As part of its research seminar series, The Sciences Po médialab will host digital humanities expert Pierre-Carl Langlais on September 21st for a talk on visual culture research that applies artificial intelligence (AI) to massive digitized collections.
Last January, the tech company OpenAI unveiled CLIP, an unprecedented deep learning model that can generate images with a few words. Within a few months, a large ecosystem of AI-based creations has started to emerge which blurs the definition of originality and authorship.
AI text-based image generation does not only affect artistic creation but also on cultural history and social sciences. CLIP was originally trained on millions of captioned images and tend to regurgitate latent aesthetics, and associations: contemporary AI is less a robot than an abstract space, a geography of sentiments and concepts that is remains largely unexplored.
This seminar will present several experimental research projects that aims to brings a long term perspective in the history of visual culture by applying tools like CLIP on massive digitized collections, from the early developments of the illustrated daily newspapers in the 1900s to the contemporary circulation of memes. The automated classification of images and the detection of reprints reveals hidden circulations of visual patterns and stereotypes.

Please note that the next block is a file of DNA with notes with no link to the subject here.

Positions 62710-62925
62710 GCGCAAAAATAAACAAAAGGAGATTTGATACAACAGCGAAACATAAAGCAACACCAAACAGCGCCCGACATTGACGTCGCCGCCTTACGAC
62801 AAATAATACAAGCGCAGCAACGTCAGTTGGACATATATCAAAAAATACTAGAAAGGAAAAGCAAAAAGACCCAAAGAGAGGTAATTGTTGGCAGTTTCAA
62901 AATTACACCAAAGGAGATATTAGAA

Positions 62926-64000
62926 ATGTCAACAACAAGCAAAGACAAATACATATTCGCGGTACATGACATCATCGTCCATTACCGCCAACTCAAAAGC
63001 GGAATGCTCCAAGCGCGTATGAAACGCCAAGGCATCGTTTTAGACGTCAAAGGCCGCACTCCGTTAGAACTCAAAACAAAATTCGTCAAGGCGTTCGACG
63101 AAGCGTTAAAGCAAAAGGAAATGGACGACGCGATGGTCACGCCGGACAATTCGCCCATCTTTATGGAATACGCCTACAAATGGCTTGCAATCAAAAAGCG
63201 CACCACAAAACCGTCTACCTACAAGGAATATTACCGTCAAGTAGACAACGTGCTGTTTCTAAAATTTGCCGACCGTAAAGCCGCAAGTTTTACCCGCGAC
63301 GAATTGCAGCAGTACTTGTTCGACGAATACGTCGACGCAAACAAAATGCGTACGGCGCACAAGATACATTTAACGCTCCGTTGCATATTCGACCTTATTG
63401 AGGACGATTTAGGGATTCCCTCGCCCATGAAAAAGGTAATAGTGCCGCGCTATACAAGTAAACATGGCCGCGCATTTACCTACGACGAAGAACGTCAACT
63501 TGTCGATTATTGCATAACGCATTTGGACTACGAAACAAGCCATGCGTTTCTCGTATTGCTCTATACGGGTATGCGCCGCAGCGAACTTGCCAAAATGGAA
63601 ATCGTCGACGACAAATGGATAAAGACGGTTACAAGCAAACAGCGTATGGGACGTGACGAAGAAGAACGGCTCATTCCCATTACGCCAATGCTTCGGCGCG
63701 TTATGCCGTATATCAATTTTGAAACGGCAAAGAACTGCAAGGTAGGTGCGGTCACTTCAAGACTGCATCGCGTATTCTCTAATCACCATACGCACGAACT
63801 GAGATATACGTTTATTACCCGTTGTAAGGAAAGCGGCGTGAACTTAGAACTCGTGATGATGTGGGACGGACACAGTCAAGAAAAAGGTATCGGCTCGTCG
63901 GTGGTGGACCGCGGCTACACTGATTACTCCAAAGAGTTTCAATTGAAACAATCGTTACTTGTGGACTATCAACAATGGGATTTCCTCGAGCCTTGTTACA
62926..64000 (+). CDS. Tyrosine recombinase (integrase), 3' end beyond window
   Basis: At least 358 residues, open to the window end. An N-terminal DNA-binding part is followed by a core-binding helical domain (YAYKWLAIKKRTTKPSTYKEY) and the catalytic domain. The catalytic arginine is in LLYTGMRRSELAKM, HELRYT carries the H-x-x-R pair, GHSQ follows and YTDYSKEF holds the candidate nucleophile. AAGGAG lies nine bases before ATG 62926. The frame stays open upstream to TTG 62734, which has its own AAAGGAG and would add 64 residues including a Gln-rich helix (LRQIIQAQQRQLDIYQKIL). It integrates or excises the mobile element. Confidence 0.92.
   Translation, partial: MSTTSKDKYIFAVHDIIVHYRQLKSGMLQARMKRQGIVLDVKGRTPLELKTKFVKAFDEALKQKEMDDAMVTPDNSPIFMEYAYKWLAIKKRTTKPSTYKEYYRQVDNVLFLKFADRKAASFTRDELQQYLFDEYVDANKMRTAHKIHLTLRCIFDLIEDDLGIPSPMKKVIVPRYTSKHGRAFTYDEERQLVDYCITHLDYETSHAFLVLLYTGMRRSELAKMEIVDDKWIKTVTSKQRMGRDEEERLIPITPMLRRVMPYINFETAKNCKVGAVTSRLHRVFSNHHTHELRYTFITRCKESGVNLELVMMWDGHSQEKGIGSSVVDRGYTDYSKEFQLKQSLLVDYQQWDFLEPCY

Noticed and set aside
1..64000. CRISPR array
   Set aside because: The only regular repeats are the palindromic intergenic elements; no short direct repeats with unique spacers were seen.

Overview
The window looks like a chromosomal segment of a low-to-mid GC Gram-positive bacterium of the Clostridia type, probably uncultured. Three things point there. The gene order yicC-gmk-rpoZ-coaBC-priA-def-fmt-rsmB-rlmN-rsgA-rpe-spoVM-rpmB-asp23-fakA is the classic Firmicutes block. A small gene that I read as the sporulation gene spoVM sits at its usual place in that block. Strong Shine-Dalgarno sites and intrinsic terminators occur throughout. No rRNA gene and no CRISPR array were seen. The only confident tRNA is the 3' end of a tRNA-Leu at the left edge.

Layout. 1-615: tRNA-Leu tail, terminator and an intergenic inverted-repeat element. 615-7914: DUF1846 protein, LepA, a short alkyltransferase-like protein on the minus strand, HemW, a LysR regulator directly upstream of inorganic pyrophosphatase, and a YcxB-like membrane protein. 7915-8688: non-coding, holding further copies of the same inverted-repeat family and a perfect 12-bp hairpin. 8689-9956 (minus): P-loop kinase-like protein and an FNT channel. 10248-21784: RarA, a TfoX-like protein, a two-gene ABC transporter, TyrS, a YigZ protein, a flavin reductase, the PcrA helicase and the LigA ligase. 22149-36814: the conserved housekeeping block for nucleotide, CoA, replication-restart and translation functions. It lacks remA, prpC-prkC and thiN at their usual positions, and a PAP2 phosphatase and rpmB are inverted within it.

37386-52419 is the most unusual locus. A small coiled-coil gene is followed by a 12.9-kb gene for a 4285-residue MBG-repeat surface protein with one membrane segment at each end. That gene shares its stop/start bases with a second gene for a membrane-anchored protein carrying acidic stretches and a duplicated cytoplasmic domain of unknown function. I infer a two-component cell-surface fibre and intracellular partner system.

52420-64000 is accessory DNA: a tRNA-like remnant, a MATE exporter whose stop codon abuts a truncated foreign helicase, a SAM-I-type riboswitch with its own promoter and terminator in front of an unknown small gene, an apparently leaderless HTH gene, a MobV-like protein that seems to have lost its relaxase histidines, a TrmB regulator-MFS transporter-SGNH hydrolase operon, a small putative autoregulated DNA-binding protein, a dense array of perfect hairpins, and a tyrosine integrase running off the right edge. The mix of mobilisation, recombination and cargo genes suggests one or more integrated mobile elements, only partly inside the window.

Usage of AI for cultural history additionally raises reflexive social and political issues about the performative effects of tools like CLIP, which frequently claimed to be universal while being trained on specific cultural norms (mostly content easily available online).
To attend via Zoom, please register.
About Pierre-Carl Langlais
Pierre-Carl Langlais is a French researcher in media studies and digital humanities. His thesis on the birth of the financial column in 19th century press using distant reading methods was awarded the 2016 price of the French society for information and communication studies. He is currently the post-doc of Numapresse, a digital humanities project dedicated to the exploration of massive archives of French digitized press In 2020 he published his first book in collaboration with Marie-Ève Thérenty and Julien Schuh on the long term history of viral news and other media patterns, “Fake new & viralité avant Internet : les lapins du Père-Lachaise et autres légendes médiatiques.” A long-time supporter of open access, Pierre-Carl Langlais wrote reports on the future of scientific publishing for the French Ministry of research and the cOAlition S.